Dmitry Astashkin, candidate of historical sciences (PhD) and senior researcher at the St. Petersburg Institute for History of the Russian Academy of Sciences, described how the Soviet side prepared documentary evidence for the International Military Tribunal in Nuremberg.
On the eight day of the Nuremberg Trials, 29 November 1945, US Assistant Prosecutor James Donovan presented the first film evidence of the trial, the documentary “The Nazi Concentration Camps.” It was a compilation of footage shot immediately after the liberation of the camps by American troops.
Prosecutor General of the Soviet Union Konstantin Gorshenin sent a telegram to Moscow about the production of similar documentaries. Georgy Aleksandrov, head of the Propaganda and Agitation Department of the Central Committee of the All-Union Communist Party (Bolsheviks), and Ivan Bolshakov, chairman of the Committee on Cinematography under the Council of People's Commissars of the Soviet Union, assigned the experienced front-line camera operator Roman Karmen to lead the project. He had previously filmed Nazi atrocities in liberated camps. Karmen was also internationally acclaimed as a correspondent for the US news agency United Press.
Karmen was filming the trials in Nuremberg but he wrote the film script for his Moscow colleagues and coordinated the editing remotely. According to the memoirs of the writer Boris Polevoy, a journalist who reported on the trials: “Roman Karmen... had already told me that they were preparing to ‘plant a bomb’ under the defendants' bench, a bombshell film that would be remembered by everyone. While he and his crew were working here at the trials, in Moscow they were making a film based on his script out of the footage shot during the war.” This was how the newsreels of 1941-1945 showing the Nazi crimes – from the outskirts of Moscow to Auschwitz-Birkenau – were edited.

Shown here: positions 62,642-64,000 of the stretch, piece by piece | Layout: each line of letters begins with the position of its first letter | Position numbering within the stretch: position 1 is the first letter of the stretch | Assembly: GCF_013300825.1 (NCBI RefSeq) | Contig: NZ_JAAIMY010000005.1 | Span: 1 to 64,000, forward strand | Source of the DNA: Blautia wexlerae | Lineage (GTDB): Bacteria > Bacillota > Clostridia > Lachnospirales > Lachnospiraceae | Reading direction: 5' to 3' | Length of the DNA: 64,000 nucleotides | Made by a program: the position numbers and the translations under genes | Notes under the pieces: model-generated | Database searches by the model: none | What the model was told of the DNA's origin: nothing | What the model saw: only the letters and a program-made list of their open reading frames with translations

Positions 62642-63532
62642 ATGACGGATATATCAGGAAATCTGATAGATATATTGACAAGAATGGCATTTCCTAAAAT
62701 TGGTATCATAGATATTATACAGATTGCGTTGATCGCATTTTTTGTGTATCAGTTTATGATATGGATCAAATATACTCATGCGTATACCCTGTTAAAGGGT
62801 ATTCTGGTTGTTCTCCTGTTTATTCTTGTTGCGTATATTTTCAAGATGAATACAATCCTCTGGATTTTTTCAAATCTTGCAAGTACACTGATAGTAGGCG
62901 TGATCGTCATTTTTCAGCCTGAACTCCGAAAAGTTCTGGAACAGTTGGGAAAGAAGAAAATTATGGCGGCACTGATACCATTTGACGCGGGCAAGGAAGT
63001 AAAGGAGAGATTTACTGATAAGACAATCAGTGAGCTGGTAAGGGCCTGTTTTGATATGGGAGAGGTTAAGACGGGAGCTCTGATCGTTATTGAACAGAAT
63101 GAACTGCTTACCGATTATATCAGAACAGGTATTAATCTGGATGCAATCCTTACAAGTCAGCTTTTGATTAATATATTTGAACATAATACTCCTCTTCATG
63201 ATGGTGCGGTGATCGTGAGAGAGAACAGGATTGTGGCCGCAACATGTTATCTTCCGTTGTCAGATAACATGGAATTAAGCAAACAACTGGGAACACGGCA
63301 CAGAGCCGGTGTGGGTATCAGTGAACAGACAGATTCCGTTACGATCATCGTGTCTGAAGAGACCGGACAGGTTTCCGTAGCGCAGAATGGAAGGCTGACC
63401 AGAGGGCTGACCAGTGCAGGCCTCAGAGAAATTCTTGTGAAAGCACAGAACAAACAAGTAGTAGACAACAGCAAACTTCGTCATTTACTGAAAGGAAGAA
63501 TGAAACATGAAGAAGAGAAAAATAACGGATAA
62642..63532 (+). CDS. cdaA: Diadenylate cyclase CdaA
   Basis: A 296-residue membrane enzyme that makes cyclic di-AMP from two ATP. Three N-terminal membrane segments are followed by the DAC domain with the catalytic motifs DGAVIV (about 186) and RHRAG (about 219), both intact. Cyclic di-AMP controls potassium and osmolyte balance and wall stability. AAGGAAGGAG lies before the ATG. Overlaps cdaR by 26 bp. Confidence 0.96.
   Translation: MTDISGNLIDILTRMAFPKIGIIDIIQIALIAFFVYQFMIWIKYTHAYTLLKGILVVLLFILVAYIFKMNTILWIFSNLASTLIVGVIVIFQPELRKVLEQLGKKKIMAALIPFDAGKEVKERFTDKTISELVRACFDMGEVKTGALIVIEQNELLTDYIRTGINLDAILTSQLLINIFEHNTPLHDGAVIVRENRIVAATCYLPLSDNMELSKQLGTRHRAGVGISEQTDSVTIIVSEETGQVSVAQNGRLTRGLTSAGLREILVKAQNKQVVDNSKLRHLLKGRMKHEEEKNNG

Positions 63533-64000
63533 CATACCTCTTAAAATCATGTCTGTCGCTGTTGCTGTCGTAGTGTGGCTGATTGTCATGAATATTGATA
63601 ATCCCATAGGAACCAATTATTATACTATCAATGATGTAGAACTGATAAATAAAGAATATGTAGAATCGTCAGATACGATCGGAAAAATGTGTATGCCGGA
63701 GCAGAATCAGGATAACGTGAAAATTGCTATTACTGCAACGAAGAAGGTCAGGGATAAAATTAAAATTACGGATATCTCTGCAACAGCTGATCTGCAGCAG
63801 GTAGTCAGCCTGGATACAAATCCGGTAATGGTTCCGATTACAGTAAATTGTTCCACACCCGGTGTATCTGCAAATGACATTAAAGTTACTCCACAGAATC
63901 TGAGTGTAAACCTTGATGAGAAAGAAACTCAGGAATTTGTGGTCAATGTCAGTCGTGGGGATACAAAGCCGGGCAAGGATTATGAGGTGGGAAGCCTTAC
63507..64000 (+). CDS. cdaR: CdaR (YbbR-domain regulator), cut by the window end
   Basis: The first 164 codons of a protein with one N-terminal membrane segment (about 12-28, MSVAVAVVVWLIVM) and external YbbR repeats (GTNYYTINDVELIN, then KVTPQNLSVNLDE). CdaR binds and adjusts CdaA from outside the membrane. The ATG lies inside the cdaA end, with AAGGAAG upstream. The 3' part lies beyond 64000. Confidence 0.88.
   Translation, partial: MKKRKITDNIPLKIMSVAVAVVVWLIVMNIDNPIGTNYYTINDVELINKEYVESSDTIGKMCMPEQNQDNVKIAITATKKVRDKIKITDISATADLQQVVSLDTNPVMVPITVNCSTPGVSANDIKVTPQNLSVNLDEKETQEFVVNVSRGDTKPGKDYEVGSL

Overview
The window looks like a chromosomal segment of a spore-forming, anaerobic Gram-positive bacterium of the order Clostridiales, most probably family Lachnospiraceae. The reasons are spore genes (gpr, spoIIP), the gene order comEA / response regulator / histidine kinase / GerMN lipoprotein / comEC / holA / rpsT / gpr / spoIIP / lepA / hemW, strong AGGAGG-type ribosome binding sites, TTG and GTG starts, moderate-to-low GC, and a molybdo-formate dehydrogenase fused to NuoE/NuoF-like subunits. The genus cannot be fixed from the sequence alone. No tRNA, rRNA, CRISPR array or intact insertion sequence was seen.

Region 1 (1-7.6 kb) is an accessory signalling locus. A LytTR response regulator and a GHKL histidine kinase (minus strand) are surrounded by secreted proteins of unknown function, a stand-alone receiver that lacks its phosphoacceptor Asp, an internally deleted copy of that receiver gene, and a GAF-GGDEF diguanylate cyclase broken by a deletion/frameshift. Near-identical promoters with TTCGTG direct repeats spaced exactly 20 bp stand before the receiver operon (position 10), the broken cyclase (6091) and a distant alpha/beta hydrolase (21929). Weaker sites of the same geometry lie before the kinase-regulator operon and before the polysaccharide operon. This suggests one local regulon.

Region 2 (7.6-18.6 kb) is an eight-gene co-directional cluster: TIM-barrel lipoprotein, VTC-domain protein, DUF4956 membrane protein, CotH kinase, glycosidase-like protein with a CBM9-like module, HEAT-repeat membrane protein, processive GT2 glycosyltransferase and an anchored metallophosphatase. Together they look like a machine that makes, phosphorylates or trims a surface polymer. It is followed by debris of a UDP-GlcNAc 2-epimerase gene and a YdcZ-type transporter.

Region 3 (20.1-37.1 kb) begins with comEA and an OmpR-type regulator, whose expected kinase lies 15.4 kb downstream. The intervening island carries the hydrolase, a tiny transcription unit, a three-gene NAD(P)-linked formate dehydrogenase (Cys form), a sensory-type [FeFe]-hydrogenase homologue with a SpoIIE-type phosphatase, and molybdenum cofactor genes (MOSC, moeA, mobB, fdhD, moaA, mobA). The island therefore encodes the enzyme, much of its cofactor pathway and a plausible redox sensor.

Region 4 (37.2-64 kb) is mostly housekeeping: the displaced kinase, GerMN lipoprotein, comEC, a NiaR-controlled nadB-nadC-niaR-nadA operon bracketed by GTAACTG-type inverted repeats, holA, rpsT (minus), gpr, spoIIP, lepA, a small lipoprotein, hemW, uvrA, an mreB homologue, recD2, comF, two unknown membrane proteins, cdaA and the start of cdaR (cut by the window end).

The 45-minute documentary “Film Documents of Atrocities Committed by the German-Fascist Invaders” was completed very quickly on 21 December 1945. And on 19 February 1946, Lev Smirnov, Assistant to the Chief Prosecutor for the USSR, presented the film to the Tribunal at Nuremberg. It served as official evidence from the USSR.